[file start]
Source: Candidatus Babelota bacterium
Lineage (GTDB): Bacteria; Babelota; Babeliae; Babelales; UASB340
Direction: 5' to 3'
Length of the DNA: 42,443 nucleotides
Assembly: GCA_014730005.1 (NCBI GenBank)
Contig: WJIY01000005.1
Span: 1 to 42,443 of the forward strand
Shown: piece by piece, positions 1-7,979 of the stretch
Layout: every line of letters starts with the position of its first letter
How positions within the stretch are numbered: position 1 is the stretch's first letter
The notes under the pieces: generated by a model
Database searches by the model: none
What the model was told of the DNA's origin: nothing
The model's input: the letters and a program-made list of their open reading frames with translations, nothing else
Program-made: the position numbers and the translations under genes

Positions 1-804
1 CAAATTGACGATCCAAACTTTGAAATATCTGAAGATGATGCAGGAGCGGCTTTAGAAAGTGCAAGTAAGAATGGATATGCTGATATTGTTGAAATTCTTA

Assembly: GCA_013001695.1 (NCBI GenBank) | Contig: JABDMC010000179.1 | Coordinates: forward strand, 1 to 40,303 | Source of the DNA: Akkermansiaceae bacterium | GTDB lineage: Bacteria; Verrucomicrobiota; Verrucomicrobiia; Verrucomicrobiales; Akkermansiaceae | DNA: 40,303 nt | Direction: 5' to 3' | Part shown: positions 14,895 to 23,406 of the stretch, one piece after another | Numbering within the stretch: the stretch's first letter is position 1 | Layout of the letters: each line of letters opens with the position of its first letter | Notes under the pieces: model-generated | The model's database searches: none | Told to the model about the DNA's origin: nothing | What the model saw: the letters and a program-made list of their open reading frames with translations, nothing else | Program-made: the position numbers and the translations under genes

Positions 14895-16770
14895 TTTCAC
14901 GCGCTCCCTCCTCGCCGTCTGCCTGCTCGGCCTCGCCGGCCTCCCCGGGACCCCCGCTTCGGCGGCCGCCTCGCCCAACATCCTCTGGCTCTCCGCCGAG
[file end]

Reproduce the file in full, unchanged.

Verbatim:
Source: Candidatus Babelota bacterium
Lineage (GTDB): Bacteria; Babelota; Babeliae; Babelales; UASB340
Direction: 5' to 3'
Length of the DNA: 42,443 nucleotides
Assembly: GCA_014730005.1 (NCBI GenBank)
Contig: WJIY01000005.1
Span: 1 to 42,443 of the forward strand
Shown: piece by piece, positions 1-7,979 of the stretch
Layout: every line of letters starts with the position of its first letter
How positions within the stretch are numbered: position 1 is the stretch's first letter
The notes under the pieces: generated by a model
Database searches by the model: none
What the model was told of the DNA's origin: nothing
The model's input: the letters and a program-made list of their open reading frames with translations, nothing else
Program-made: the position numbers and the translations under genes

Positions 1-804
1 CAAATTGACGATCCAAACTTTGAAATATCTGAAGATGATGCAGGAGCGGCTTTAGAAAGTGCAAGTAAGAATGGATATGCTGATATTGTTGAAATTCTTA

Assembly: GCA_013001695.1 (NCBI GenBank) | Contig: JABDMC010000179.1 | Coordinates: forward strand, 1 to 40,303 | Source of the DNA: Akkermansiaceae bacterium | GTDB lineage: Bacteria; Verrucomicrobiota; Verrucomicrobiia; Verrucomicrobiales; Akkermansiaceae | DNA: 40,303 nt | Direction: 5' to 3' | Part shown: positions 14,895 to 23,406 of the stretch, one piece after another | Numbering within the stretch: the stretch's first letter is position 1 | Layout of the letters: each line of letters opens with the position of its first letter | Notes under the pieces: model-generated | The model's database searches: none | Told to the model about the DNA's origin: nothing | What the model saw: the letters and a program-made list of their open reading frames with translations, nothing else | Program-made: the position numbers and the translations under genes

Positions 14895-16770
14895 TTTCAC
14901 GCGCTCCCTCCTCGCCGTCTGCCTGCTCGGCCTCGCCGGCCTCCCCGGGACCCCCGCTTCGGCGGCCGCCTCGCCCAACATCCTCTGGCTCTCCGCCGAG